Hyatt balances business and pleasure at the 2000 Insurance and Financial Services Round Table meeting, held at one of its newest resorts.

Imagine sitting on a terrace, enjoying a cool drink. A warm evening breeze from off the water gently rustles palm trees lining a golf cart path. Where are you?

Chances are you didn't guess Las Vegas. But that was the scene at the opening night reception for Hyatt's 2000 Insurance and Financial Services Round Table meeting, held at the new Hyatt Regency Lake Las Vegas, some 17 miles off the Strip in Henderson, Nev.

The 496-room Moroccan-themed resort, resting on the north shore of the 320-acre Lake Las Vegas, is a breath of fresh air for the region - however, as Round Table attendees discovered, the glitz and glamour of the Las Vegas Strip are close at hand for daytime sightseeing and shopping excursions or evening shows and dinners. The group spent Saturday night experiencing Caesars Magical Empire at Caesars Palace, with groups of about 20 enjoying dinner in private, stone-walled, torch-lit rooms, each group entertained by a magician.

You can also bring a bit of the Strip to the Hyatt, as DMC Destinations by Design did for the final night event, where attendees mingled with convincing likenesses of the Rat Pack's Frank, Sammy, and Dean, along with the Blues Brothers.

The Magic of Ideas Taking a magic theme this year, the Round Table featured two top-notch speakers, both sponsored by San Diego-based Speak Inc. Space shuttle astronaut Mike Mullane gave a humorous, personal, and moving talk on teamwork, while comedian/entertainer Frank Miles juggled, rode a unicycle, and recounted his brush with death in a hang-gliding accident as he encouraged attendees to laugh at fear. Speak Inc. founder Ruth Levine also presented a breakout session on working with speakers bureaus.

Two other breakouts - one on meeting planning technology and the other a free-form discussion about current planner/supplier issues and challenges - were offered, as well as daily breakfast-table topics that led to some lively interaction. In the technology session, Joan Lowell, vice president of e-marketing for Hyatt, revealed Hyatt's exciting plans for direct, online meeting bookings. Beginning in January 2001, planners booking a small meeting (50 to 100 rooms, depending on the size of the meeting property) from 8 to 60 days out will be able to log on to, check a property's room inventory, and book themselves a room block. The contract will be issued online, too.

Hyatt's Oasis The Hyatt Regency Lake Las Vegas rests in the midst of Reflection Bay Golf Club, which offers an 18-hole, 7,261-yard, Jack Nicklaus-designed course - the golf legend's first design in Nevada. Other on-site activity options include the elegant Spa Moulay and Casino Baraka.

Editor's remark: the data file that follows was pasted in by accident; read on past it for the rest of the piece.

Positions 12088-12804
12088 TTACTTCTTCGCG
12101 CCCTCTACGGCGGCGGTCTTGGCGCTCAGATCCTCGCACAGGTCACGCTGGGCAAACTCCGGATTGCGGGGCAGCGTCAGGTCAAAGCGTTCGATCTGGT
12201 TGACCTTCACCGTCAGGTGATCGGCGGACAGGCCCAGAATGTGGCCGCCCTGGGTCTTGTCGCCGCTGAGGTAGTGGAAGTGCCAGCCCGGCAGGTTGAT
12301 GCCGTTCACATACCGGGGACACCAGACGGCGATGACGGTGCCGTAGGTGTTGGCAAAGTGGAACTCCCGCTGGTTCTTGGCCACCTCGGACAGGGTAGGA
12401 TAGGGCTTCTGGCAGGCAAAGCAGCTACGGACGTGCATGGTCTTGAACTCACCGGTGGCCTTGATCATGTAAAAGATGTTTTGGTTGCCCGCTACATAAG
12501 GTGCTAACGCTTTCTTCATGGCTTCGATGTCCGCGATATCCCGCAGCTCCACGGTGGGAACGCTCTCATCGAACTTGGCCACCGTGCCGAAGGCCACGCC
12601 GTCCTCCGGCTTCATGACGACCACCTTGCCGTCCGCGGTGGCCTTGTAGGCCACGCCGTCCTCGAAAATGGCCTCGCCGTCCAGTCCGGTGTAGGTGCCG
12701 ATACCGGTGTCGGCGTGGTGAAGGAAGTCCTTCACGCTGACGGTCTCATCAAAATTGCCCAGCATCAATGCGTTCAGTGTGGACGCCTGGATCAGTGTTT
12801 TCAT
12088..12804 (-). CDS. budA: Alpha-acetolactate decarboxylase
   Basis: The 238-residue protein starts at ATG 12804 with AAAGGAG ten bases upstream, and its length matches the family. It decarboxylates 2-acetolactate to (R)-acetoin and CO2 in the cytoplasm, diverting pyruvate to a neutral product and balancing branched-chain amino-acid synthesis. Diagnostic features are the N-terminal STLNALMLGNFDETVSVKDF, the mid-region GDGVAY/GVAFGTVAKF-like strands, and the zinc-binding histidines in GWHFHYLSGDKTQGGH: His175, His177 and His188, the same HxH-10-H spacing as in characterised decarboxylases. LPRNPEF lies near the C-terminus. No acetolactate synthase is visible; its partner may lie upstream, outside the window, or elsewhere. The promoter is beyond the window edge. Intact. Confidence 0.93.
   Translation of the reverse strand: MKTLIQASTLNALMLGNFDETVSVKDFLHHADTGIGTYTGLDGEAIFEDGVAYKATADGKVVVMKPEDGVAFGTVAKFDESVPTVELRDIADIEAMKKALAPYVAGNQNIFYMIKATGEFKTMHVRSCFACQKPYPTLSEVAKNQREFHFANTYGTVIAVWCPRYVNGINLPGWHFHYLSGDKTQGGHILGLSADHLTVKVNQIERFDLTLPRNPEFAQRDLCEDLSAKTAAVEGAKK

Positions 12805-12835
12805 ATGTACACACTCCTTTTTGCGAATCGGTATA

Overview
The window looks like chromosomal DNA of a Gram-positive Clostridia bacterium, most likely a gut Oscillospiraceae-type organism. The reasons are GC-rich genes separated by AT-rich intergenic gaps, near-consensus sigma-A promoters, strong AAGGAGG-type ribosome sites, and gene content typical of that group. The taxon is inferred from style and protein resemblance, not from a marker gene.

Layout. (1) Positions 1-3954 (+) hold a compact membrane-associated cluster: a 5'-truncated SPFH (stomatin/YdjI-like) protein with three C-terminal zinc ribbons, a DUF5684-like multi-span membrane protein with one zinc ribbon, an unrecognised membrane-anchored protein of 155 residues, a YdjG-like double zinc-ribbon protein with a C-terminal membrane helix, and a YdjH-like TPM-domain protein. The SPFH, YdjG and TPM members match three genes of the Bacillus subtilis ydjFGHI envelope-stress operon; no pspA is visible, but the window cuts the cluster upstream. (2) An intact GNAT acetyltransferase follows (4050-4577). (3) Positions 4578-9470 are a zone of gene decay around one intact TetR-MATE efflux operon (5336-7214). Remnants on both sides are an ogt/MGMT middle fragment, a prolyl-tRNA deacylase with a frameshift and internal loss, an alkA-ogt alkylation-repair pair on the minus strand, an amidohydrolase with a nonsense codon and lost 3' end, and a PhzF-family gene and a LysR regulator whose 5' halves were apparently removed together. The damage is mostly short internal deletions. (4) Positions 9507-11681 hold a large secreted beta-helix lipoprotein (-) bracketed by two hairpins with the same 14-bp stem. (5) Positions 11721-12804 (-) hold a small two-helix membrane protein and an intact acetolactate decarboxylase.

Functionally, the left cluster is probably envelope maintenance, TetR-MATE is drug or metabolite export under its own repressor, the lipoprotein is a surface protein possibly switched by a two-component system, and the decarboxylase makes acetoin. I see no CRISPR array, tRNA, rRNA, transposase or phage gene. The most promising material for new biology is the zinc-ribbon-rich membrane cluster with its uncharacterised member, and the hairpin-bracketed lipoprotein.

For meetings, the resort offers the 21,330-square-foot Casablanca Grand Ballroom, seven meeting rooms (divisible into 10 breakouts), and two boardrooms, for a total of 40,000 square feet of interior meeting space. Exterior meeting space includes courtyards, a Moroccan-style palace garden, an open-air pavilion, and a lawn area.

Hyatt introduced two new sales executives to attendees at this year's Round Table: Ty Helms, who took over the vice president of sales position from Chuck Floyd, and Jack Horne, who was named assistant vice president, national sales, last October. The insurance and financial services market represents significant revenue for Hyatt, said Helms, adding that the company will continue to focus its attention on that market. Helms also emphasized Hyatt's position as a private company: "We don't have to face the pressures of Wall Street," he said. "We can grow strategically. The merger-and-acquisition mania is not something Hyatt will be involved with."

Jack Horne told attendees that he'd spent his first 10 months on the job getting feedback from customers through seven focus groups held nationwide. Among the initiatives that have come out of that research: T1 lines will be installed in all meeting rooms by 2001, and standardized group billing will be available for all 119 properties. Horne also talked about the continuing seller's market. "We want to work with you to identify markets where meetings will fit better," he said. "L.A., San Francisco, New York, Miami - these will stay hot. But Chicago and New Orleans are seeing a peak, and prices may come down somewhat." The best pricing currently, Horne said, is in Atlanta, Denver, and Dallas.

A Focus on the Park Hyatt Brand Updating attendees on Hyatt's current hotel projects was John Nicolls, senior vice president, architecture and design. The company has made a "major commitment" to Park Hyatt as its top-of-the-line brand, Nicolls said. New Park Hyatts have opened or are on the drawing board in Toronto, Chicago, New York, and Carmel, Calif. Meanwhile numerous Hyatt Regency hotel projects also are under way across the U.S.